Art of Murder: FBI Confidential
- Developer: City Interactive
- Publisher: City Interactive
And as if to put Rhodan and Dracula into perspective, here's an example of how not to create a modern adventure game. Art of Murder is poorly paced, illogically structured and often downright laughable.
Both the name and cover art suggest a riff on popular shows like CSI or Law & Order. I've always wondered why more adventure games don't use the police procedural framework, since it would seem to offer the perfect template for the genre - searching for clues, accumulating evidence, solving mysteries, it's all bread and butter for point-and-clickers.
To begin with, Art of Murder seems to be headed in that direction. You're playing as Agent Nicole Bonnet, a Clarice Starling rip-off whose partner has just been shot dead in mysterious circumstances. Assigned to investigate a series of ritual killings, the game starts off by asking you to...do your paperwork. Yep. This gripping task culminates in a heart-pounding brainteaser in which you must...find some more paper for the printer. It's absolutely bizarre, and for a while I actually began to consider that this budget title might be a work of subversive genius, using the drudgery of bureaucracy as some sort of sly commentary on, I don't know, something.
Unfortunately not. Once you've finished your quest for office supplies, things settle down into a predictable routine as you embark on your investigation proper. Locations won't let you leave until you've done whatever needs to be done, and the game only lets you pick up items once you've triggered the bit of the story that needs them. Puzzles are rather simplistic, yet awkwardly jammed into the game in a way that completely undermines the concept. I'm pretty sure that FBI agents carry torches, and therefore wouldn't need to tediously work out the correct configuration of broken switches to illuminate a cellar, and I'm positive all that intensive Langley training would mean even the feeblest female agent should be able to move a crate without resorting to an unlikely fire extinguisher and dinghy combination.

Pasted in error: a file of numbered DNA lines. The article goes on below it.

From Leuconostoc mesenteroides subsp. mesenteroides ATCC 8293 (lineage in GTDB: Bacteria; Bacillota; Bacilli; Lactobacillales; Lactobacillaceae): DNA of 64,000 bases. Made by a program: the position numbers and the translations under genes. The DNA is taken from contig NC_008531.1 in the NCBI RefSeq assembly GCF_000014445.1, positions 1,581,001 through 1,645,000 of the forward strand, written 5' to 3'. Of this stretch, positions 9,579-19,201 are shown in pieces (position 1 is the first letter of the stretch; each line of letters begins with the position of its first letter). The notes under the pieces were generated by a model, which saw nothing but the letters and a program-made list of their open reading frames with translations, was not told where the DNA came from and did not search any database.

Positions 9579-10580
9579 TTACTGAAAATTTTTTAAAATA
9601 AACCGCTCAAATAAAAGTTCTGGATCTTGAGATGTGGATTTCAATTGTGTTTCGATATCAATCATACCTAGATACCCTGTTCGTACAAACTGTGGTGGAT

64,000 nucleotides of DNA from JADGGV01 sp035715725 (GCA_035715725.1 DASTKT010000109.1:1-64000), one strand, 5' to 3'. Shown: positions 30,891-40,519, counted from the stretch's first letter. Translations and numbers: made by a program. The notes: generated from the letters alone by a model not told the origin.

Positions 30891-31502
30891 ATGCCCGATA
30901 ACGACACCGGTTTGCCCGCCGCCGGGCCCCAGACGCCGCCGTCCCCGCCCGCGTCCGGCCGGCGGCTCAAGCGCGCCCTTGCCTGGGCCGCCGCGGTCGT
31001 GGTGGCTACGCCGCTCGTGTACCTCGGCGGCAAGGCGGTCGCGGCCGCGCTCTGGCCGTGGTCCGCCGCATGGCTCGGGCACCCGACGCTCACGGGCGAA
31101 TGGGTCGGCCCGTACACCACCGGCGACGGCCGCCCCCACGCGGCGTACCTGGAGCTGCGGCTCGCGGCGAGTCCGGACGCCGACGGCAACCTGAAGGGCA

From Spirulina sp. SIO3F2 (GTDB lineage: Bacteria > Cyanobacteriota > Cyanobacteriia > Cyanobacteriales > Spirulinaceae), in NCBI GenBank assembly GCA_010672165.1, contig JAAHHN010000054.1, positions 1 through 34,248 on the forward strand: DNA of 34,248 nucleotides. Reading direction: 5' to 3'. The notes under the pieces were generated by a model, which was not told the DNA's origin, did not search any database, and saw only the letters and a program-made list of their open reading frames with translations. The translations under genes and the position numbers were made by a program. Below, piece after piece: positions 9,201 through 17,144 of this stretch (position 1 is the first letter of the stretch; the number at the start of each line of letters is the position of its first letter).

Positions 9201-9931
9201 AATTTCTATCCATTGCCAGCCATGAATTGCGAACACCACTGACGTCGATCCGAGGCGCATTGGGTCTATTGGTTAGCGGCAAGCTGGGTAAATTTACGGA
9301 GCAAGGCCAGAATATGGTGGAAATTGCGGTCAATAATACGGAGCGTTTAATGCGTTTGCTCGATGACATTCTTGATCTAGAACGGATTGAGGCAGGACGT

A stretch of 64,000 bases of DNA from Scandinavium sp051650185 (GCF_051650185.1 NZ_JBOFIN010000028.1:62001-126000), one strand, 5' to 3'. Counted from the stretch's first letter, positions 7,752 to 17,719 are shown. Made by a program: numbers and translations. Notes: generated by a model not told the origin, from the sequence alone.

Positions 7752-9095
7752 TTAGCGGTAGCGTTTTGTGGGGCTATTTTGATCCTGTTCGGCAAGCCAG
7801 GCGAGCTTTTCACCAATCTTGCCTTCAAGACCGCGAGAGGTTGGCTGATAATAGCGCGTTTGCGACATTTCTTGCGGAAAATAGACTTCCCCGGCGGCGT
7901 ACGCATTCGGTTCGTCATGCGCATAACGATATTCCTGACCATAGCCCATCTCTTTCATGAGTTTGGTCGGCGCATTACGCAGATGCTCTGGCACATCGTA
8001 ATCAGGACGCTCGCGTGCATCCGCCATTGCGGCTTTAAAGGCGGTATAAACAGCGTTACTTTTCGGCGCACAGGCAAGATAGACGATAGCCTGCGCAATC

The story really doesn't make sense, and ends up taking you to Peru, where things become even more generic as the game plays out like a limp Broken Sword knock-off. The character of Agent Bonnet is all over the place, one minute grieving and brooding for her dead partner, the next cheerfully twittering away like one of those vapid hags from Sex and the City. The voice acting is uniformly awful, and not in the endearingly naff way most cheap adventures manage. Too many characters sound like they were voiced using the speech function of a word processor, and the cumulative result is a game that is all but impossible to immerse yourself in.
It feels a little cruel to come down too hard on a game that proudly boasts of offering "about 100 difficult tasks" on the back of the box, but endearing lo-fi naivety and a low price aren't really an excuse, especially since there are two far superior adventure games reviewed right here. Heck, if you're so skint that you're contemplating settling for this just to save some coins, just download the SCUMM engine and play some absolutely fantastic adventure games for free.